Stealing for science

By | February 21, 2012

Stealing for science

Students at the University of Twente have stolen thirty laptops from various members of the university’s staff. They were not prosecuted for this, so they could just get on with their studies. Indeed, these students even received ECTS credits for these thefts. UT researcher Trajce Dimkov asked the students to steal the machines as part of a scientific experiment. Stealing these laptops turned out to be a pretty simple matter.

Trajce Dimkov will be awarded his PhD at the University of Twente on 23 February. His doctoral research dealt with organizations’ security policies. Under the pretext of conducting a user survey, Dimkov loaned laptops to thirty, randomly selected, university staff members. He then asked students to steal these laptops as part of a scientific experiment. The students made sixty attempts to steal these machines, thirty of which were successful. The study revealed that no matter how good an organization’s security is, its effectiveness (or otherwise) is largely determined by human behaviour. Dimkov notes that “For instance, some people forgot to lock their door. In other cases, the students were able to think up a cover story that was sufficiently convincing to get a cleaner or caretaker to open the door for them. Other students were able to obtain the laptops by posing as technicians. Some claimed to have left their laptop in their supervisor’s office, and that they needed it urgently, to complete an assignment. People tend to make an effort to be helpful, and a good cover story often does the trick.”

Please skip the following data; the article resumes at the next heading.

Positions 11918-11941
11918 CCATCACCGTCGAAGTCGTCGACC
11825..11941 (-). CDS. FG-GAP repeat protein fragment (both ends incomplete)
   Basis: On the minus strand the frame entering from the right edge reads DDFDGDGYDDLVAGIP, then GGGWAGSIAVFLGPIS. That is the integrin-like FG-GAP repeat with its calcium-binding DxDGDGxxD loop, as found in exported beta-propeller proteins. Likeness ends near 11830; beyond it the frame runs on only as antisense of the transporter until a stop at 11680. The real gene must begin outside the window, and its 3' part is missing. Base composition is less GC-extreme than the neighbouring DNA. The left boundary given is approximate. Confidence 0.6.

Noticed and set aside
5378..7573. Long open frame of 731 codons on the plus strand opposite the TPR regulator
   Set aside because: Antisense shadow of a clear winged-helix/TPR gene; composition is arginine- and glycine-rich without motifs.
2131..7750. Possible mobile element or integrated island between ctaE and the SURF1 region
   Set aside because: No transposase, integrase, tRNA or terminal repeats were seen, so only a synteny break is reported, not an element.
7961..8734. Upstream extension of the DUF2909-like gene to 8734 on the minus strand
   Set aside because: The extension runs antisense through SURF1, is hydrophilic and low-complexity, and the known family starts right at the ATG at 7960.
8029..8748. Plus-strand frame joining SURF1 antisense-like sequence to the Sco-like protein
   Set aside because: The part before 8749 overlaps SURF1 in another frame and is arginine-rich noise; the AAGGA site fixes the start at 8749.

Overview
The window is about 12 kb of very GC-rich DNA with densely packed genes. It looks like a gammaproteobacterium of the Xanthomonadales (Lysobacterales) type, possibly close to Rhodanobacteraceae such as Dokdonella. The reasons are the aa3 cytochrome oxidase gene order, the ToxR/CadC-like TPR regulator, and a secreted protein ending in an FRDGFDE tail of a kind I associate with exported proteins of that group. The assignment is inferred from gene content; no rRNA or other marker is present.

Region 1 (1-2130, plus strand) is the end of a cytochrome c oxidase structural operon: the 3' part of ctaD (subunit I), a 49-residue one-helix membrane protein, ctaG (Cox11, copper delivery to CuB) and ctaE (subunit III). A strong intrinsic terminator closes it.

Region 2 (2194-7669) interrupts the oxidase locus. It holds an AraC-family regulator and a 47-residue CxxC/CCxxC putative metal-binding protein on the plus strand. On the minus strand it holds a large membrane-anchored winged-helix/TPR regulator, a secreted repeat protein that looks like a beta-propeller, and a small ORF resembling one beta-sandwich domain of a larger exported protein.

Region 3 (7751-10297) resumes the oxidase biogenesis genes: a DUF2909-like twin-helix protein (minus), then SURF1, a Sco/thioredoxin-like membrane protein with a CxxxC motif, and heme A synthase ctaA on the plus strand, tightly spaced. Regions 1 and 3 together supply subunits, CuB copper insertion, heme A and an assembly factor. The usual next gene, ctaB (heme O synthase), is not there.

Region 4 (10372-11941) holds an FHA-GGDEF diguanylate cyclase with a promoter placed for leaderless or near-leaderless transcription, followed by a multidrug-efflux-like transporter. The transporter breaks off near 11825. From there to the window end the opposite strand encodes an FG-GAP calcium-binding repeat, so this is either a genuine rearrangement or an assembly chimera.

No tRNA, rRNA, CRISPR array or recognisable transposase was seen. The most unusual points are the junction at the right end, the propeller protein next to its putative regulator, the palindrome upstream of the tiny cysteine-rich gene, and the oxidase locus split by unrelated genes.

The members of staff who had loaned the laptops were asked to make sure that these machines were always chained to their desks. They were also asked to lock the door when leaving their room, and to secure the laptop with a password. The university’s security staff were informed in advance, to make sure that the students involved did not end up in jail.

To prevent such thefts in the future, Dimkov has developed a prototype model (a sort of navigation system) to identify ways in which laptops can be stolen.

via Stealing for science.

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